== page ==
Afghanistan has a particular ability to resist foreign invasions (Alexander the Great, Arab-Islamic, Mongols [2x], British Empire [2x], USSR, USA+), and the corruption and religious fundamentalism of the Karzai government means that even if the Taliban all surrender tomorrow, Afghanistan will not have peace, democracy or freedom.




Red_Fist

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28th April 2010

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#16 8 years ago
MrFancypants;5342420 [COLOR=black]I bet right about now some people regret promising to withdraw from Afghanistan and setting up a corrupt government.[/COLOR]

Don't quite understand you, but what gets me is why everybody always say everything is so corrupt. That Karside? guy came from Pakistan near the border minding his own business running a church or whatever, and volunteered on his own, right when things where really bad. I just find it hard to think anyone could tame the country and not be shot without what everyone calls corruption. USA has pretty much nothing to do with it, other than trying to settle the country down. I duno.




SeinfeldisKindaOk

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18th July 2008

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#17 8 years ago

I don't like the idea of troops dying for nothing, so if that's truly the case then US should consider withdrawing. However, the long term consequences of doing so should be considered.

I'm under the impression that the purpose of the US being there was 1. To capture/kill Bin Laden 2. Dismantle the Taliban 3. Prevent Afghanistan from being a staging area for terrorists. #1 was a failure though he has been forced into hiding and apparently doesn't have any day to day hand in Al Qaeda operations, #2 I would say was a partial success considering that the Taliban was hit pretty hard although they have rebounded to an extent, and #3 I would say is successful but only because of the ongoing military presence preventing any large Taliban training camps.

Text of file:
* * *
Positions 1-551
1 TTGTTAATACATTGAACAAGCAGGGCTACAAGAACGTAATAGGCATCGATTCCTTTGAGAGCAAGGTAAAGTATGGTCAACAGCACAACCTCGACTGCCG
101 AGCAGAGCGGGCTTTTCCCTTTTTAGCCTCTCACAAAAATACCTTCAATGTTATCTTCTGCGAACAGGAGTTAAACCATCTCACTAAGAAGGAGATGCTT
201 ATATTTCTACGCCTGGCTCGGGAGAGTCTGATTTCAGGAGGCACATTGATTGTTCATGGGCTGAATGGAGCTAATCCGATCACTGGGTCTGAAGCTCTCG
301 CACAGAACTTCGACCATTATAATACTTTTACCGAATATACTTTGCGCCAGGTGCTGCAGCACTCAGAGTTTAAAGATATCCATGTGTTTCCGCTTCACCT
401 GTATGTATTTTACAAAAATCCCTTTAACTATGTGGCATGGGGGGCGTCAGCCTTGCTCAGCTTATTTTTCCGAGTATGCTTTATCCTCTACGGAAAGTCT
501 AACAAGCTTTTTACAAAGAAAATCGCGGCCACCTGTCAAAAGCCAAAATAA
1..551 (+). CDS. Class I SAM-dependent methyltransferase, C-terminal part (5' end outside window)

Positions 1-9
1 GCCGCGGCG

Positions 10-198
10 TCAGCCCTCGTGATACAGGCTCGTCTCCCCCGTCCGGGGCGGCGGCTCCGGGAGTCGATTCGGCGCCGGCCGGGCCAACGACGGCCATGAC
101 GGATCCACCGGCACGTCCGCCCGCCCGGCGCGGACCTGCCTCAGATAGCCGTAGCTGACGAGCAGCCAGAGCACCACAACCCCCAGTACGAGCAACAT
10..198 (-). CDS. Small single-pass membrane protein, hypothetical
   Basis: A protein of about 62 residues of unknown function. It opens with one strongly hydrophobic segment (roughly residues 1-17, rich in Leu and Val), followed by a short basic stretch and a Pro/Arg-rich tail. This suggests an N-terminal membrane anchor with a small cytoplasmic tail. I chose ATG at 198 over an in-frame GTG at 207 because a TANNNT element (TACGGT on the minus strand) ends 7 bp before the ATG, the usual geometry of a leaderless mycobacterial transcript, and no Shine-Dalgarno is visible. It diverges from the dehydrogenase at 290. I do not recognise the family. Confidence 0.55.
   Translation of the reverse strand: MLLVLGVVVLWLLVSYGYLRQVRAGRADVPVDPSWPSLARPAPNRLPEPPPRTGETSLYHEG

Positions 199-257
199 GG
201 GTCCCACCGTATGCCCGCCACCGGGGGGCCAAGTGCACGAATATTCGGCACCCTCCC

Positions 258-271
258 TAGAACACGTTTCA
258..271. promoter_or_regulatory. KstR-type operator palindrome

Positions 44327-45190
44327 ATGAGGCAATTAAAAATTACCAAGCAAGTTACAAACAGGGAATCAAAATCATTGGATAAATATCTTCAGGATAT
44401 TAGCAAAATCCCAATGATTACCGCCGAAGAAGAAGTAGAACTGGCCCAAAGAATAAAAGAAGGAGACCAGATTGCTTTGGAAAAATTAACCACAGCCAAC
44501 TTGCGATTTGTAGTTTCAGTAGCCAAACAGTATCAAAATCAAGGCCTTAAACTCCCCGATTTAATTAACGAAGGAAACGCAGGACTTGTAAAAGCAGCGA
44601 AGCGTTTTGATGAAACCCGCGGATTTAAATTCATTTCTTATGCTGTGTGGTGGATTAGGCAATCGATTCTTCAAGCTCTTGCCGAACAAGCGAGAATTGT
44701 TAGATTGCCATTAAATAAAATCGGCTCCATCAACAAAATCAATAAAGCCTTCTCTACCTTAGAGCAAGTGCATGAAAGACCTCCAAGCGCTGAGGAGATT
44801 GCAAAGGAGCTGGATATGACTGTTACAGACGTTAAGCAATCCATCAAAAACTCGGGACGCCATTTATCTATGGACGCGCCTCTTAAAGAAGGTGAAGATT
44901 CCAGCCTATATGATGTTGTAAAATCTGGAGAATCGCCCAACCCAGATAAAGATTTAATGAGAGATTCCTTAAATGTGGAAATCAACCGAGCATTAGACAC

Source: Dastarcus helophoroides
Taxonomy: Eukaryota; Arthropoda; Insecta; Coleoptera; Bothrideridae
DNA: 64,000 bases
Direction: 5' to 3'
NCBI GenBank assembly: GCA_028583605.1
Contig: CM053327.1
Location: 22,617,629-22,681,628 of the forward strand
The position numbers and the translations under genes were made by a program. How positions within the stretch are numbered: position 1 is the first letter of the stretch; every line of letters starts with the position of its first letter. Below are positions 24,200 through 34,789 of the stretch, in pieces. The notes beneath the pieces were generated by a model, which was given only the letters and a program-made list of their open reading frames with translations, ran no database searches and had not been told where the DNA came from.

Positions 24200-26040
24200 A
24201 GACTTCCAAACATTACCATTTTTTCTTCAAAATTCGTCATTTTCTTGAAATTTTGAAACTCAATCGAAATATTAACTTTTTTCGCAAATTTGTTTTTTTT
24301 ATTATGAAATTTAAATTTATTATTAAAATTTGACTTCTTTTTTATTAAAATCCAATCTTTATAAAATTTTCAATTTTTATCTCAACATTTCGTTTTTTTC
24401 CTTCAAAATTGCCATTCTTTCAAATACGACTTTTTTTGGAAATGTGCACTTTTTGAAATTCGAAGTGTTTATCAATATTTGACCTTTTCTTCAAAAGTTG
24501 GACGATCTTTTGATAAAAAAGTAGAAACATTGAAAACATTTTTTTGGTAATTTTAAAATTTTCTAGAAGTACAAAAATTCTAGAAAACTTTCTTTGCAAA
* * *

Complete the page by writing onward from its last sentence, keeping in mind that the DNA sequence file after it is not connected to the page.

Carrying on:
The US hasn't been hit with another attack on the scope of 9/11. Obviously it's impossible to say whether or not that would have been the case regardless of the war but at the least we can say that there hasn't been an attack in spite of the war.

But if the US leaves it will be more costly in the long run if they end up having to go right back in again because there was another attack that was planned and trained for there.

Also, the specter of a large scale Taliban force the size of a conventional army seems like it would be a gift to the US. If they amass in any considerable size I imagine it would be a turkey shoot with US air power raining down fire on the Taliban while coalition ground forces sit safely at a distance while waiting to mop up what's left. The US isn't operating Hind gunships with huge heat signatures nor are they still selling stinger missiles to the Afghans. I'm not an expert so correct me if I'm wrong but I'd guess that the US can pretty much attack from the air with impunity at this point.

It's when ground forces try to search out Taliban in remote caves and mountains that they are most susceptible to guerrilla tactics which sap morale and make the war unpopular in the states. I'd say the amount of troop losses we're seeing is sustainable militarily but perhaps not politically as the US president and congress feel pressure to show results. The US has lost a bit over 1100 killed and the coalition as a whole a little over 1800. Historically that's a really low figure and the US isn't in danger of running low on troops through casualties.